Deepest Scars(7)

By: Tricia Copeland

I force myself to sit in the sun to eat and then go inside to read the paper and drink coffee. My video chat app dings, and I see Mom is calling.

“Why don’t you have a shirt on?” Mom asks as I greet her.

“Because I live alone, and it’s before ten in the morning on Sunday.”

“Well, go get a shirt and call me back.”

Rolling my eyes, I end the call and retrieve a shirt. I shouldn’t say that I hate talking to Mom, but she mostly complains about other people. I clean as I talk so I’m not wasting time. This is sort of our Sunday thing. Half an hour in, I’ve done the bathroom and kitchen. She finally asks about me as I strip my sheets and throw them in the washer. I tell her about my weekend, the game, and my schedule for the upcoming week.

“Well, don’t work too hard, and make sure you put some social time in there. Did you make it to service Friday?”

“No, sorry. But don’t worry about me, Mom.”

“So driven. You’ll never meet a woman if you’re always working.”

I know this point of the conversation and avoid it like the plague. Now is where she starts in on me about getting married. “Hey, Mom, I have to vacuum and then get to the gym for a volleyball game.”

“Oh, okay, call me tomorrow.”

“Course, I love you.”

I tell her I’ll call, but I never do. I don’t have to. She calls me nearly every day.

Later, I meet up with Jeff and a couple of other volleyball folks and then work out with Stu. Stu and I usually end up working the same days, so our training schedule matches up. As I make my way to the parking lot, I get a text from Jeff.



When I receive the information, I open the map app in my phone. Since I’d planned on stopping by the grocery store, I’d at least worn something decent and don’t have to double back to my apartment. Wondering if Josie and Sam will be at the restaurant, I pull into the parking lot. Perhaps I should have asked who had planned the meetup. But it’s too late now. I jog across the lot and duck into the cool, dark space. When my eyes adjust, I catch sight of Jeff waving from the back. They are huddling around a pool table, and I make my way to them.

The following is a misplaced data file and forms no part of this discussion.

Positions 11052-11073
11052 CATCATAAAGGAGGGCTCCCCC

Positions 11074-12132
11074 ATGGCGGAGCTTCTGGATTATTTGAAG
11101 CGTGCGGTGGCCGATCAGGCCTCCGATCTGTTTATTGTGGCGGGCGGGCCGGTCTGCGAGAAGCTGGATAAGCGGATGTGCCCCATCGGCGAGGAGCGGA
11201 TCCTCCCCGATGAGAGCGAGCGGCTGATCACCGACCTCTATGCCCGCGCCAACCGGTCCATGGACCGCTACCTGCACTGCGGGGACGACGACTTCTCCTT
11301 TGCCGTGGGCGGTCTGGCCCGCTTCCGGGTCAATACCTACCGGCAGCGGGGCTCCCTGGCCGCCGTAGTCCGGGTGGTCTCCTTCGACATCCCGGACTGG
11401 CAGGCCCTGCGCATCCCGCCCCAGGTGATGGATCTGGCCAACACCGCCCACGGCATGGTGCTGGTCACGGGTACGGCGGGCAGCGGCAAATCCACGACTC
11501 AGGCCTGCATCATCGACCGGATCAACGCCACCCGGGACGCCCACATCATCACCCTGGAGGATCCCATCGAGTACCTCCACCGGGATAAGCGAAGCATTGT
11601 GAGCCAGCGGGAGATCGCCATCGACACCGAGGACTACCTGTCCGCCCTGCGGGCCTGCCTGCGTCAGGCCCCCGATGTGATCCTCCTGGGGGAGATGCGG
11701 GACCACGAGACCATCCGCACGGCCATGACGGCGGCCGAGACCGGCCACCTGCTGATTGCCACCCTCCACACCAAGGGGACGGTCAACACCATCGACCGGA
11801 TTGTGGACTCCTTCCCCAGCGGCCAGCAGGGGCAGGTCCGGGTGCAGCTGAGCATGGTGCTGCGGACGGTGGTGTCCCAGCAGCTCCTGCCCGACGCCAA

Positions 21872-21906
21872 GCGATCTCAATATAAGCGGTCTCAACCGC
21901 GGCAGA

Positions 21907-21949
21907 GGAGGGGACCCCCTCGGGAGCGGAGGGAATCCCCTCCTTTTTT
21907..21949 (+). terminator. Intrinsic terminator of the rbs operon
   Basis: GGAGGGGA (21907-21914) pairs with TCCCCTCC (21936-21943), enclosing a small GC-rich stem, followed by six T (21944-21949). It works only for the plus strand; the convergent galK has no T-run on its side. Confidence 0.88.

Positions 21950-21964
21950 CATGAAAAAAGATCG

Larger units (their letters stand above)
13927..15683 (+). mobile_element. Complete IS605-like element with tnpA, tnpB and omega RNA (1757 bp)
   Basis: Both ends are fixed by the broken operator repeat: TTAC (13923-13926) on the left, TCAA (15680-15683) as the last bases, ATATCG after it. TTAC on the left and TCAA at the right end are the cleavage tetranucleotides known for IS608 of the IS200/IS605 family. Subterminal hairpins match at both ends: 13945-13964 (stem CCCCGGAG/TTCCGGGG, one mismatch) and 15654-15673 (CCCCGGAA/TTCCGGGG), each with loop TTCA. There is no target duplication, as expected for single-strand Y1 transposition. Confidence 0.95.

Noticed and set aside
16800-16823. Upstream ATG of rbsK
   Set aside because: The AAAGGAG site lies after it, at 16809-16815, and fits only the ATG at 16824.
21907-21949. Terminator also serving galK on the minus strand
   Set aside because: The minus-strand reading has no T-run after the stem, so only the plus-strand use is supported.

“You’re still walking. That’s a good thing.” Jeff slaps me on the back. “Glad you could make it.”

“Yeah, thanks for texting me. My workout was good, but I’m starving now.”

“Grab a beer.” He points to the bar.

I approach the bar and order a draft. When I return, Jeff ushers me over to the group gathered beyond the pool table. “You remember Cody and Beth Anne?”

“Yep.” I nod and shake each of their hands.

“And Celeste.” Jeff points to the tall brunette beside Isabelle.

“Of course.” She holds her bottle out, and I clink mine to it. “Good to see you.”

“You too.” She shoots me a wide smile.

I hug Isabelle. “Hi, Isabelle, how are you?”

“I’m good.” She pats my back. “Glad you could make it.”

“Me too.” I take a long draw of my beer and face the pool table.

“So, you guys played volleyball today?” Celeste asks.

“Yeah.” I bob my head as I finish a swallow. “How was your weekend? What did you do?”

“Work projects mostly. My job is crazy.”

I rebuke myself for not remembering what she does. “Remind me what you do again?”

“Marketing, and because I’m new, I’m the low guy on the totem pole.”

“Know how that is.” I take a swig of my beer.

Jeff and Cody finish their game, and Celeste and I team up against Isabelle and Beth Anne. Celeste isn’t bad, and her shots improve over the course of our game. We win easily, and the group moves to a table to order food.

“I actually play better pool buzzed than sober,” Celeste admits. “Without alcohol, I overthink the shots.”

“Alcohol can be beneficial sometimes.” I take a seat between her and Cody.

Cody and Beth Anne are from Wyoming. He told me his dad named him after the city. It’s a good way to remember his name. They hike with us, and Cody keeps talking about planning a Grand Canyon trip, which I want to be in on.